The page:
U.S. overdose deaths soared 15% to top 100,000 last year, CDC says | News


Deaths from drug overdoses rose almost 15% in the U.S. last year, topping 100,000 and setting another grim record, according to provisional data from Centers for Disease Control and Prevention.

An estimated 107,622 died from drug overdose deaths in 2021, based on figures from the CDC’s National Center for Health Statistics released Wednesday. The rate of increase did abate from 2020, when deaths soared 30%.

The data highlight the persistent nature of the drug epidemic in the country, even as the toll is obscured by coronavirus casualties — which are closing in on 1 million. In fact substance abuse rose dramatically in the first year of the COVID-19 crisis, causing the spike in overdoses in 2020.

Last year, opioids were once again responsible for the vast majority of overdose deaths in the country. Opioids — including prescription pain medicine — accounted for about three-quarters of the total, according to the CDC.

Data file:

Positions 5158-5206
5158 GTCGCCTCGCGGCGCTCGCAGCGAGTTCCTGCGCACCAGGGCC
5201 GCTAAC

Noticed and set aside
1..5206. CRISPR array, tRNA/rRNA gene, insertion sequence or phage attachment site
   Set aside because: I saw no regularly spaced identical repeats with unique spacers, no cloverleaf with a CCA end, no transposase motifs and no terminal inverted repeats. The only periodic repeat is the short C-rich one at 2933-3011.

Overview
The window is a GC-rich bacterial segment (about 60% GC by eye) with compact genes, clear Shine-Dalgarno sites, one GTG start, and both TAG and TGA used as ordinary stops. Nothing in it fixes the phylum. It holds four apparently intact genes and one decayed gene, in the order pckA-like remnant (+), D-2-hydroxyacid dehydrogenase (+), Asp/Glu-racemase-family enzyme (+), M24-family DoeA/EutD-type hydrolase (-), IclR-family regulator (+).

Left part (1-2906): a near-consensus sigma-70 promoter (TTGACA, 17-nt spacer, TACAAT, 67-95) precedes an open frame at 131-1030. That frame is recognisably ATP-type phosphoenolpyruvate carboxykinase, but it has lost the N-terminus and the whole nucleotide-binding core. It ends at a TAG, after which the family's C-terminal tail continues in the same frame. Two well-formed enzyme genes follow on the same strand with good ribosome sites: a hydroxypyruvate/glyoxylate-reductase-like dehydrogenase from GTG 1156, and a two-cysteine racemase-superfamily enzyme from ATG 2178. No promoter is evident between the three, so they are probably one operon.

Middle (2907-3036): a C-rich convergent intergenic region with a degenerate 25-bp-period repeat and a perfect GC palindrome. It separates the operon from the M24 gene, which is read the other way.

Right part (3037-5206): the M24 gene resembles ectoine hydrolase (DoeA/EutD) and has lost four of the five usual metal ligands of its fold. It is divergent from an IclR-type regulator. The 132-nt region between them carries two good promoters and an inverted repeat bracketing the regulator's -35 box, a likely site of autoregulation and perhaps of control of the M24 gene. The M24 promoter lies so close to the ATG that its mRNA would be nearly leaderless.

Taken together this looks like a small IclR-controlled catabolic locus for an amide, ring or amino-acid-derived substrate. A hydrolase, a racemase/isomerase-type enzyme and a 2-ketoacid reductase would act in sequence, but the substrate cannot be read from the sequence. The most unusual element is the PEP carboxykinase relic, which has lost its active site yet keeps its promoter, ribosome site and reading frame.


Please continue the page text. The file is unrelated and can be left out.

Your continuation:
The COVID-era surge in drug usage may have hampered the recovery in the labor force participation, which remain lower than before then pandemic, according to recent paper by the Atlanta Federal Reserve.

The authors found that increased substance abuse accounted for 9% to 26% of the decline in labor force participation among workers age 25 to 54 — so-called prime age — between February 2020 and June 2021.

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